The same idea is expressed to Timothy. He had been taught from childhood in the Scriptures, he was a disciple of Paul, a collaborator of him, an apostolic delegate, his future had been written in prophecies (1 Tim. 1: 18-20.), His hands had been imposed on him by entrusting him to the ministry.
Unique blessings but not automatic. He is exhorted in the first epistle that "the good militia militate according to the prophecies previously made of him". Also, in the second, to fan the fire of the gift that was imparted to him by the laying on of hands.
God does not throw blessings from heaven with the indifference of the bolus of coins at a wedding to dismiss the bride and groom. He has called us to the pool of talents that he has to ask us for. In our final file, every blessing will end up cataloged "taken advantage of" or wasted "," Fresh (for its cultivation) ", or" rotten (for waste). And while salvation is exclusively by grace, our rewards will depend on the fragrance, or the stench of our portion of blessings.
Brother, what have you done with your blessings? How many times in your life have you stopped to reflect on all the blessings that God has given you and how to take better advantage of them?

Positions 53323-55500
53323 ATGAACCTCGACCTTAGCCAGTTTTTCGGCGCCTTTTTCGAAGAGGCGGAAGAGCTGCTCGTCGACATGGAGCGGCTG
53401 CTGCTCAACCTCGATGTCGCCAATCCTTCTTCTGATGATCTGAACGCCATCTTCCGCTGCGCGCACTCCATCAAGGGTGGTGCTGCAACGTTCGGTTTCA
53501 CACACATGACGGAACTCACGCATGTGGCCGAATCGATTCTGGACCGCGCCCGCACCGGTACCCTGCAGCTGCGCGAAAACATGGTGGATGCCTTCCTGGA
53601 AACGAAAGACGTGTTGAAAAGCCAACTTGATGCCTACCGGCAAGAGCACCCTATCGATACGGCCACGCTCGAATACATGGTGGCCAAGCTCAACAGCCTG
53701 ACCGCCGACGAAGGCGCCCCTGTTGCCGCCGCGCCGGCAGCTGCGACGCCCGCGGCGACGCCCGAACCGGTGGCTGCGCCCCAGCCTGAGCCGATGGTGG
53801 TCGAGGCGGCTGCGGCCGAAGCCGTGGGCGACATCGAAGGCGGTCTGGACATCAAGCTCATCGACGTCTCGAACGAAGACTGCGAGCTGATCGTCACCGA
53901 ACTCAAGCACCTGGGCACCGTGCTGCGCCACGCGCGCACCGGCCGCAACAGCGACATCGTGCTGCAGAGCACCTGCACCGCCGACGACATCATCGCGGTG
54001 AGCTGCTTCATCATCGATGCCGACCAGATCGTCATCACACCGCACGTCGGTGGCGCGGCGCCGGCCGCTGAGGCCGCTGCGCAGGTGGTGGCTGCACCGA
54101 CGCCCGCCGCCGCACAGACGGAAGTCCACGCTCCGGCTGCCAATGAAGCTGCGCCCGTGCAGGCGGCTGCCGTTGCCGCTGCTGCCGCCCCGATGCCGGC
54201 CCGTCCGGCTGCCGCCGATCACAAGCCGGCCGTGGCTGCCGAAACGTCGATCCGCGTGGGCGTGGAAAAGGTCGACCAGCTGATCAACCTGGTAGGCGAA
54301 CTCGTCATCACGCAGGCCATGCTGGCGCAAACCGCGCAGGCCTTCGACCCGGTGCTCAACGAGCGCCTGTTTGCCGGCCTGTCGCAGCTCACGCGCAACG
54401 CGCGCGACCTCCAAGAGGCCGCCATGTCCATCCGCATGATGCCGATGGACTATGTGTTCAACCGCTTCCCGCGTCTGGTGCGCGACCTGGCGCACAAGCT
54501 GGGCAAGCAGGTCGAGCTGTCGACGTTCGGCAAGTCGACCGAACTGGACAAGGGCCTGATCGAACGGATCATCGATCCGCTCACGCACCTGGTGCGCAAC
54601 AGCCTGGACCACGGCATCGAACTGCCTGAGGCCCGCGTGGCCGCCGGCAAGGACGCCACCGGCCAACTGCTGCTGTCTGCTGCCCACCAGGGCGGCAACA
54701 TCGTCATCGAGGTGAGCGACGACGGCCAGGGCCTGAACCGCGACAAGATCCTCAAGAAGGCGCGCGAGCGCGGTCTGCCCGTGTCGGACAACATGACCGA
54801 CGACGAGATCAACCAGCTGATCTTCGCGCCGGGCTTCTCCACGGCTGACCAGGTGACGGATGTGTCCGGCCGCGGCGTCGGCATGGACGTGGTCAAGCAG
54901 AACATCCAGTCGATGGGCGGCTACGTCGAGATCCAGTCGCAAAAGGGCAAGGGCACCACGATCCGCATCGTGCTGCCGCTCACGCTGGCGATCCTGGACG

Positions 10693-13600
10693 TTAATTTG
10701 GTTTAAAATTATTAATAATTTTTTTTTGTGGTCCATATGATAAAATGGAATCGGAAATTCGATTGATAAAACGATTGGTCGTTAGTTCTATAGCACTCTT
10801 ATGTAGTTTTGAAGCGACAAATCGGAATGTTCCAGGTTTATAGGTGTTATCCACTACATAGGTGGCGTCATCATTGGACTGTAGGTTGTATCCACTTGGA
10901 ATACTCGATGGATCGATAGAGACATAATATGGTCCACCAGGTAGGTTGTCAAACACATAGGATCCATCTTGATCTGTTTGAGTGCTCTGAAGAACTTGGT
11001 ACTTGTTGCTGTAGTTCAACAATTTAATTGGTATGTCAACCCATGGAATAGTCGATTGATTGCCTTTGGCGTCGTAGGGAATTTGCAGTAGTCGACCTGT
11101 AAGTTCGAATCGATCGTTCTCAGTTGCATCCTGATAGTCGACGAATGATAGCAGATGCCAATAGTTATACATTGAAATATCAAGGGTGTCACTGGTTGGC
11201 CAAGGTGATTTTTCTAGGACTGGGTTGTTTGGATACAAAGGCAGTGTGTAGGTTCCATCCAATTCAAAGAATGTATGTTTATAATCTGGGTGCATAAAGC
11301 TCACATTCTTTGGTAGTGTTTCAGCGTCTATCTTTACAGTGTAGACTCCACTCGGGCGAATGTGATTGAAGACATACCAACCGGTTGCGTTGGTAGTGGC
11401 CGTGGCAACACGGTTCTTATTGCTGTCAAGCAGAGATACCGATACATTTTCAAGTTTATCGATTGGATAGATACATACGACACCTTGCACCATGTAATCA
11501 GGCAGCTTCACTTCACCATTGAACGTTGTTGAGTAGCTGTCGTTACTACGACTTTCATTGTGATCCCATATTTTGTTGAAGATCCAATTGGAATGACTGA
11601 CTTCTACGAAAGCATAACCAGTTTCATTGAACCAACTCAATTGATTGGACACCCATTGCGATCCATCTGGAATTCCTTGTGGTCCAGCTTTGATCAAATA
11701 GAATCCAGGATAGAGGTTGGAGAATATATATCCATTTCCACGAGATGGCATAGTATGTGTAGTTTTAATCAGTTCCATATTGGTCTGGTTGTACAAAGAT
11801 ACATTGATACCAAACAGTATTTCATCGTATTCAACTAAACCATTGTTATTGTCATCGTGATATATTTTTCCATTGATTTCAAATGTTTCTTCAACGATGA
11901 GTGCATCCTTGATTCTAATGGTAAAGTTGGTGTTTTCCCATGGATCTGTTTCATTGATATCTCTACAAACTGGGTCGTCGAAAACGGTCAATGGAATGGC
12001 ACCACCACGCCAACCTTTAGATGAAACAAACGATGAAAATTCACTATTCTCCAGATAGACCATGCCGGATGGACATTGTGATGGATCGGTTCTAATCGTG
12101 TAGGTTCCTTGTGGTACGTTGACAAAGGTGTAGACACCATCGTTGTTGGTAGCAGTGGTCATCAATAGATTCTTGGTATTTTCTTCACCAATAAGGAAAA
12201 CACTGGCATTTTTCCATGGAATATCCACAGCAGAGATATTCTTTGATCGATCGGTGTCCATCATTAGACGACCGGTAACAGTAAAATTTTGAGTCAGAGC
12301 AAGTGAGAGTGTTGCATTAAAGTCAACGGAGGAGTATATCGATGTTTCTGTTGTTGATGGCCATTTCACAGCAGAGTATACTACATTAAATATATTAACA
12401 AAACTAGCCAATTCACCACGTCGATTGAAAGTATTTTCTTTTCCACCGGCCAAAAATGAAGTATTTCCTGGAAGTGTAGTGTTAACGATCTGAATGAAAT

Let us remember the words of Jesus: to everyone to whom much has been given, much will be demanded of him; and to whom much has been entrusted, more will be asked. Luc. 12:48.
May the Lord find us those who with little did much and not by far, we grew little, and served less.

Author: Tony Segar
A native of Mexico City, Tony is a Talbot theological seminary graduate. It was entrusted by John MarcArthur's church to the ministry of church planting among Hispanics. He is currently the director of the Hispanic Department of Biblical Software Logos. Find your personal blog in Biblical Thinking.